One last thing: All the safety experts recommend floatation for all ice travelers.  The suit provides some but the flotation decreases at the trapped air is burped out of the neck seal.  A life jacket provides more.


Lloyd Roberts wrote the following article for his local iceboating newsletter. It is slightly abbreviated.




            For many years Bob Dill, has been a proponent of wearing a “farmer john” trunk covering wet suit under his usual ice boating clothes in early season to avoid hypothermia in case of immersion.  He used it once and was able to stay out on the ice long enough to extract his boat and get home.  Now he is beating the drums for wearing light weight dry suits made for kayakers who are at high risk of tipping over, expecting to right themselves and keep on paddling without getting wet.  Benefits of a breathable fabric, Goretex or the like, suit are several.  They are the ultimate all over wind breaker.  You avoid the risk of cold shock induced cardiac arrhythmia, especially in the senior skipper, which can be fatal.  You have built in flotation, about mid chest and similar to a floatation jacket, enough to raise your arms out of the water and still have your head well above water.  You don’t get either cold or wet other than hands and maybe there are useful mitts that take care of hands.  There is some floatation in your legs to help get them up to the surface for the big pull onto the ice.  Down sides are; cost, several hundred dollars but less than a sail or set of runners, modest hassle of getting into the thing,  some accumulation of sweat moisture around upper body (about like a floatation jacket),  some care of latex gaskets or cuffs, some experimentation of what to wear under it ( polypropylene or other wicking underwear and a layer of wool or polar fleece etc. suggested, not cotton, that gets soggy).  A jacket over the suit works fine. I like mine. So far I have used it only for skating.  Eric Anderson uses one for competitive DN sailing.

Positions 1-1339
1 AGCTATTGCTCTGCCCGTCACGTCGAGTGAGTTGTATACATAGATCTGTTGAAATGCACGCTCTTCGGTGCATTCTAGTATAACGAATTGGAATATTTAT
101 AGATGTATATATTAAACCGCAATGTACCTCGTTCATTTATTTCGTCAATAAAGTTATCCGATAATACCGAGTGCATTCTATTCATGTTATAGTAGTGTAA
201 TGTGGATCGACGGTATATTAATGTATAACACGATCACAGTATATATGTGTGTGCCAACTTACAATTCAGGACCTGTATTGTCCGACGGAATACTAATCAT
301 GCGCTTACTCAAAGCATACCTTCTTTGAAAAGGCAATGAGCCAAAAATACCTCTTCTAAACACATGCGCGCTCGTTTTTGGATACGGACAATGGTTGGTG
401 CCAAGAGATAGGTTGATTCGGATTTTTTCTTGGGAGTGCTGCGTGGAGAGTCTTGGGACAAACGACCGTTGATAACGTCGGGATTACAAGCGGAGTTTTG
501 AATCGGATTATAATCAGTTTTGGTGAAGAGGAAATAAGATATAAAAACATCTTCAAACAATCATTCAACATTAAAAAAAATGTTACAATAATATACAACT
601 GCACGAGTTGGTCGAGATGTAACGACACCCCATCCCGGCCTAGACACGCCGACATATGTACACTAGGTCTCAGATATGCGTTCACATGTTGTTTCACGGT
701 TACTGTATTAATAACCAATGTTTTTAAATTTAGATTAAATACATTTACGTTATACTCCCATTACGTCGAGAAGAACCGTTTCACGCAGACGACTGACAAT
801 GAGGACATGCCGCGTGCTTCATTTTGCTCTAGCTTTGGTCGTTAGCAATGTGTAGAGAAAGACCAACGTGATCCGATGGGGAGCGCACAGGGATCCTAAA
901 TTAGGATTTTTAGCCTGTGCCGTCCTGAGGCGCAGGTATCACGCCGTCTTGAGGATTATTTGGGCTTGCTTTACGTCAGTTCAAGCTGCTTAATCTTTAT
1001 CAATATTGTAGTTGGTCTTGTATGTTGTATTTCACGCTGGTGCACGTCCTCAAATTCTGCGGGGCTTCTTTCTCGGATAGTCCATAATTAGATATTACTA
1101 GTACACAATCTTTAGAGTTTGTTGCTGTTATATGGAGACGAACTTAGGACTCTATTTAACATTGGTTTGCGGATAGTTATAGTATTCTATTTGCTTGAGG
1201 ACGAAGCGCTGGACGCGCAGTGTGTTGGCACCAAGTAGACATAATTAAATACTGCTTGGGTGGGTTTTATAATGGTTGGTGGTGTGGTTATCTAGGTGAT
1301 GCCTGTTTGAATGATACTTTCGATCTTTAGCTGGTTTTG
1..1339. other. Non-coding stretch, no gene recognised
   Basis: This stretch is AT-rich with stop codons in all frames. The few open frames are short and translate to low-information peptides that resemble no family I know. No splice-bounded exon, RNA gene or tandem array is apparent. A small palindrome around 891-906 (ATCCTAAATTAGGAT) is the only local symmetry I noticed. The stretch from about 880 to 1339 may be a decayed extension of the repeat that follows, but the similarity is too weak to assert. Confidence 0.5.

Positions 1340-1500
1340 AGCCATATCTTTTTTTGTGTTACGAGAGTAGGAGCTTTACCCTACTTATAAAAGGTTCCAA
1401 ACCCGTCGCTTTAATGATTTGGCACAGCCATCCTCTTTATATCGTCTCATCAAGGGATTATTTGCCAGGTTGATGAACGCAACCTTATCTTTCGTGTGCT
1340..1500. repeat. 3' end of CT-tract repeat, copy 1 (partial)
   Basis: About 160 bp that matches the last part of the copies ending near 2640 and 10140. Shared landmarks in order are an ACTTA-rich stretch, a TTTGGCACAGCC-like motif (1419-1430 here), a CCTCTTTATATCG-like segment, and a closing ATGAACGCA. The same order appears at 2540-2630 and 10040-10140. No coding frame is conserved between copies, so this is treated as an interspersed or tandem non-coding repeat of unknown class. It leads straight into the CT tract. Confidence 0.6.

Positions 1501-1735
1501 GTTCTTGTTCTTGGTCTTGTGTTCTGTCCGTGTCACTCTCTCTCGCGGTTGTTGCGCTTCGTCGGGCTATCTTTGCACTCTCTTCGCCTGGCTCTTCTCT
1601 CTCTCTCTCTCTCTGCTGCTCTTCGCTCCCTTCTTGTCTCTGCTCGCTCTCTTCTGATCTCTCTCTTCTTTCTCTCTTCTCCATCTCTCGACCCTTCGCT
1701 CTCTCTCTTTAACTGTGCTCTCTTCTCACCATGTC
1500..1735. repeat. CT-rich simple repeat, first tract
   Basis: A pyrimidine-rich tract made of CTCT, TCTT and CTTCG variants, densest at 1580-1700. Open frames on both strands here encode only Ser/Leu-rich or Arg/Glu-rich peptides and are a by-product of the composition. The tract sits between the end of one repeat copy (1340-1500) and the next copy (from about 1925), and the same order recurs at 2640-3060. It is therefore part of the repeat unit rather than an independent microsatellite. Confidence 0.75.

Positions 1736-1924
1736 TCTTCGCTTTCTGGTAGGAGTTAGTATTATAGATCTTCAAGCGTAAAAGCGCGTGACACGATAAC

We have now experimented with three stages of immersion protection. The simplest is a Stearns flotation jacket firmly belted at the waist.  In a real breakthrough incident this kept the wearer dry from the upper abdomen up.  He had lots of buoyancy and was able to extract himself from the water and surrounding ¾ inch ice with ice claws, it took a few tries due to ice rebreaking.  The jacket did not interfere with getting out.  He was not really cold and drove himself home.